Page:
Davis Guggenheim opens his latest documentary, He Named Me Malala (2015), with its most essential element – the voice of Malala Yousafzai. Instantly recognisable, she narrates the animated story of an Afghan heroine who spoke out against the invasion of British forces at Maiwand in 1880. Leading the Pashtun to a great victory, she was killed during the battle. This legendary figure was called Malala, from whom the ‘he’ of the film’s title – Ziauddin Yousafzai – drew inspiration to name his daughter.
Cut from the same distinctly principled cloth as her father, the modern-day heroine would also go on to raise her voice in defiance of an enemy that threatened her way of life. Mercifully, the remarkable teenager survived the Taliban’s assassination attempt and is now a global ambassador for female education and rights. Guggenheim’s previous works were viewed upon their release as potential rallying calls for tackling climate change and the US school system; his latest endeavour is stirring, respectful and eulogising rather than polemical. Whilst it may not be as grandiose, it’s hard to criticise He Named Me Malala given its extraordinary eponymous subject, covering her shooting in October 2012, her treatment and rehabilitation in Birmingham, consequent advocacy and philanthropic work, and meetings with heads of state form the film’s well-known skeleton.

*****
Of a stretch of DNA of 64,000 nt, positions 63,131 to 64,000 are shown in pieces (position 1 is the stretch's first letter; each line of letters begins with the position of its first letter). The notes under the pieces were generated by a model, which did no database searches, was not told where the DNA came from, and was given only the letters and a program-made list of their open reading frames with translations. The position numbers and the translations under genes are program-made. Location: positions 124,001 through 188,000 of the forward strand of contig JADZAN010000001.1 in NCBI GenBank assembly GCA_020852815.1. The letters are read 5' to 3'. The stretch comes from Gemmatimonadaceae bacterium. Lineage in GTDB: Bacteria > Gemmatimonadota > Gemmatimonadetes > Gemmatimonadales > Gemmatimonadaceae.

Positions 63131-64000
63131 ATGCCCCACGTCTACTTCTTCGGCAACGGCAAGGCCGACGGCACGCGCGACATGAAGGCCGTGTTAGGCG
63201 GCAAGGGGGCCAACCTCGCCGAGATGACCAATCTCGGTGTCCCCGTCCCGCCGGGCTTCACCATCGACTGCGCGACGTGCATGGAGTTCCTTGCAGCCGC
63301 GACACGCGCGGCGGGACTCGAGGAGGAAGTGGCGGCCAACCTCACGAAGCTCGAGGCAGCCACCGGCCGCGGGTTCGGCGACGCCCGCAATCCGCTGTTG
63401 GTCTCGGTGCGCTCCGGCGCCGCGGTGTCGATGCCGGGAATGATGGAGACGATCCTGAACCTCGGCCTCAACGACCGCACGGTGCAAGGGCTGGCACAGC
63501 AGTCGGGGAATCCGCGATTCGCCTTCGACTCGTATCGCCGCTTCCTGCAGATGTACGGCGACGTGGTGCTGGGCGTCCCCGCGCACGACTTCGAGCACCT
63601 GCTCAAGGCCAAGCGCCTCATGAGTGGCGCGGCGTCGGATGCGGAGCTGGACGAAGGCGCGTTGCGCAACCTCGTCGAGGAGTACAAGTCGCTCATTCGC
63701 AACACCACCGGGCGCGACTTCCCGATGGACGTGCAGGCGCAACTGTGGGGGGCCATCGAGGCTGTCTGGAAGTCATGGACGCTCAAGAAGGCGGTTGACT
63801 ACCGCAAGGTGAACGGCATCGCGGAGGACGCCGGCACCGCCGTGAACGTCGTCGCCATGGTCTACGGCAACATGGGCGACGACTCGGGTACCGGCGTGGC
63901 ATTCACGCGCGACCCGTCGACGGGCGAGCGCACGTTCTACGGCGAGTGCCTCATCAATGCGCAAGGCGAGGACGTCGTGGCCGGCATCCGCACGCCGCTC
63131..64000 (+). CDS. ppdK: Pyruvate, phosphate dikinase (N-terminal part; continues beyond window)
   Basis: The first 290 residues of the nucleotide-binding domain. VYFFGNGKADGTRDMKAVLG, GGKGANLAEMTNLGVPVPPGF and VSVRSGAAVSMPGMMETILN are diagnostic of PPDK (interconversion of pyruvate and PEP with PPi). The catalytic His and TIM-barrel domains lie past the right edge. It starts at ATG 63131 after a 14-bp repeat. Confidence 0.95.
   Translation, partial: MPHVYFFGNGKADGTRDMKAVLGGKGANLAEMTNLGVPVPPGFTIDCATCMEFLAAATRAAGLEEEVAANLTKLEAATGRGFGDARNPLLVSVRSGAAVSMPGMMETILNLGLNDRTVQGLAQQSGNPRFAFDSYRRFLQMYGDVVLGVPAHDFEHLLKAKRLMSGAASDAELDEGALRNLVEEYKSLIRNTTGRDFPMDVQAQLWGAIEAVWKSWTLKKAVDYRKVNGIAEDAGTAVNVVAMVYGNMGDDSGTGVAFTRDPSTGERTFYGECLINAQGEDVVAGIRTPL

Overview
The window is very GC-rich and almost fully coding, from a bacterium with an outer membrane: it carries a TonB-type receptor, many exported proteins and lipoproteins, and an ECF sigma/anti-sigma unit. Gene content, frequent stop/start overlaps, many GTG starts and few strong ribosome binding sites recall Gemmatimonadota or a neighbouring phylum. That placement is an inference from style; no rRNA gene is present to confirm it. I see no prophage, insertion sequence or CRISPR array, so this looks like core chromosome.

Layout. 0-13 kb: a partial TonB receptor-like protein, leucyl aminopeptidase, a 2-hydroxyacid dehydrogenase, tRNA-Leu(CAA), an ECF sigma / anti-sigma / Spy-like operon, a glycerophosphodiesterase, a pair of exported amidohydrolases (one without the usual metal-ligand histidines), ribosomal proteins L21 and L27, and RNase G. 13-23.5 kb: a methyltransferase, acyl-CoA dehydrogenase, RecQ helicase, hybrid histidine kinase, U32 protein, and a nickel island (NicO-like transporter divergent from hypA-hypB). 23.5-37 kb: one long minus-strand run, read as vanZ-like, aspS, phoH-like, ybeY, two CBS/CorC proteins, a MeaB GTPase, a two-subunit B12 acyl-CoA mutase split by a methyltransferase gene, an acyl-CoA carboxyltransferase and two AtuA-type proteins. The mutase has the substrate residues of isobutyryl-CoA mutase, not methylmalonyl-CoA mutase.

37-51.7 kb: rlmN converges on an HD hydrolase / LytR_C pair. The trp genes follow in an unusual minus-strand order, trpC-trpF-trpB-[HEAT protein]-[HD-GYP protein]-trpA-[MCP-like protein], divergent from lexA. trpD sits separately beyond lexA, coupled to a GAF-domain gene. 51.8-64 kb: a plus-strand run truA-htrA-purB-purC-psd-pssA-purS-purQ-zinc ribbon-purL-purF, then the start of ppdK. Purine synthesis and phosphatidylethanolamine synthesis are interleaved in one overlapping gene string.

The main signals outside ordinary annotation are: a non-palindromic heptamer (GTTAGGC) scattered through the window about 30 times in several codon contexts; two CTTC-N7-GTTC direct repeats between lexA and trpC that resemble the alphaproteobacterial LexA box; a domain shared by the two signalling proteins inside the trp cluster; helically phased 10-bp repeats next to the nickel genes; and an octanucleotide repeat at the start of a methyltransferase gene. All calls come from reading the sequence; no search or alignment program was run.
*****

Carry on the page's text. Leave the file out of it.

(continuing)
Its flesh and heart lie in the private and personal moments, the family’s backstory and longing for Swat, Pakistan – described as a paradise by Malala before the arrival of extremism – and adapting to an entirely new culture in the UK. In her mid-teens at the time of filming, it’s easy to forget just how young Malala is. Only recently having celebrated her eighteenth birthday, she was awarded the Nobel Peace Prize at just 17. The eloquence and maturity of her public persona are astonishing but moments of teasing her roguish brothers who consider her “the naughtiest girl on Earth”, Google image searches for Roger Federer and Brad Pitt, and worries about her marks and fitting in at school, are reminders that she also just an ordinary young woman. Nowhere is this more acutely felt than when she’s interrupted watching Despicable Me by a phone interview in which she’s asked of the ongoing threat to her life by the Taliban. The duality of her existence is replicated by Guggenheim’s selection of a non-linear narrative which flits a little uncomfortably through time and space but nonetheless layers the full image of Malala’s life. Multiple animated sequences, brought to the screen in vibrant pastels by Jason Carpenter, enable the director to fill in broader strokes of the family’s past in Mingora and would help to engage a younger audience were it not for the gruesome imagery elsewhere.
Ziauddin, father to a girl now recognised the world over, is dedicated substantial screen time. Clearly an enormously influential figure in her life, his own activism and struggles as a boy with a stammer, the remnants of which remain, are touching and proof that the courage to stand up for what is right is a family trait. Perhaps our subject’s harshest words in He Named Me Malala are directed at her mother, who struggles to assimilate to life in England due its social and linguistic challenges: “She’s not independent or free because she is not educated.” The irony of her illiteracy, given Malala’s aims to educate women, is palpable. Malala Yousafzai did not follow her namesake into martyrdom. In her own words, it’s better “to live like a lion for a day rather than like a slave for 100 years”. She’s proof that the pen – or the lectern, microphone or even Twitter – is mightier than the sword; let’s hope that she lives like a lion for a century.